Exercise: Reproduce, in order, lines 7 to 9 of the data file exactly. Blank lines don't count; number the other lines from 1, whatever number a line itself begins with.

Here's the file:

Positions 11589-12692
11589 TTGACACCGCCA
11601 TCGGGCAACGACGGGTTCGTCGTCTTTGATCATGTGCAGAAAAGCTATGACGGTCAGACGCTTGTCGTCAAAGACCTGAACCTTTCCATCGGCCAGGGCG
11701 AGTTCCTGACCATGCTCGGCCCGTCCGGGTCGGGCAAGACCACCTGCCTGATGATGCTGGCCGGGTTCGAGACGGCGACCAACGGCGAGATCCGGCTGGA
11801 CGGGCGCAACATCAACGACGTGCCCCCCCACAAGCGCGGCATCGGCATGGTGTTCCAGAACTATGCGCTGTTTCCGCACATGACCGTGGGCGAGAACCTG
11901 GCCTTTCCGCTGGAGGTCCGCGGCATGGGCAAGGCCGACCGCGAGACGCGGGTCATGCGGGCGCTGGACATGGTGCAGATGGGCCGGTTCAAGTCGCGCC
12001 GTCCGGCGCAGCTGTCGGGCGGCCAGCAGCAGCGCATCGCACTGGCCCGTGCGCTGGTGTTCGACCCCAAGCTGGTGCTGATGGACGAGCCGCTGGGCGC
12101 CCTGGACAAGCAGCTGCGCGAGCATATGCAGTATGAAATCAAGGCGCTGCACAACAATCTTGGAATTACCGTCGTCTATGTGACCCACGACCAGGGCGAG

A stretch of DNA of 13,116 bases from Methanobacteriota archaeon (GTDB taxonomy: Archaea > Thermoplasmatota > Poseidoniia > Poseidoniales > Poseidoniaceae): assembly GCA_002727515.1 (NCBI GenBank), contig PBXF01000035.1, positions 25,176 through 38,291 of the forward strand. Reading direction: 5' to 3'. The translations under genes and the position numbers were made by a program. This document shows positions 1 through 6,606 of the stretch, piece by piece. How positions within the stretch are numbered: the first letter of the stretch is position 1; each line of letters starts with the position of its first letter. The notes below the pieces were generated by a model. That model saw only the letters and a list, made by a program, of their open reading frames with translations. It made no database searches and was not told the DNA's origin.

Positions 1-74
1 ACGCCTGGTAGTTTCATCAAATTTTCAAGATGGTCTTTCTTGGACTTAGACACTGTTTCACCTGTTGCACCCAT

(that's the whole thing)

12001 GTCCGGCGCAGCTGTCGGGCGGCCAGCAGCAGCGCATCGCACTGGCCCGTGCGCTGGTGTTCGACCCCAAGCTGGTGCTGATGGACGAGCCGCTGGGCGC
12101 CCTGGACAAGCAGCTGCGCGAGCATATGCAGTATGAAATCAAGGCGCTGCACAACAATCTTGGAATTACCGTCGTCTATGTGACCCACGACCAGGGCGAG

A stretch of DNA of 13,116 bases from Methanobacteriota archaeon (GTDB taxonomy: Archaea > Thermoplasmatota > Poseidoniia > Poseidoniales > Poseidoniaceae): assembly GCA_002727515.1 (NCBI GenBank), contig PBXF01000035.1, positions 25,176 through 38,291 of the forward strand. Reading direction: 5' to 3'. The translations under genes and the position numbers were made by a program. This document shows positions 1 through 6,606 of the stretch, piece by piece. How positions within the stretch are numbered: the first letter of the stretch is position 1; each line of letters starts with the position of its first letter. The notes below the pieces were generated by a model. That model saw only the letters and a list, made by a program, of their open reading frames with translations. It made no database searches and was not told the DNA's origin.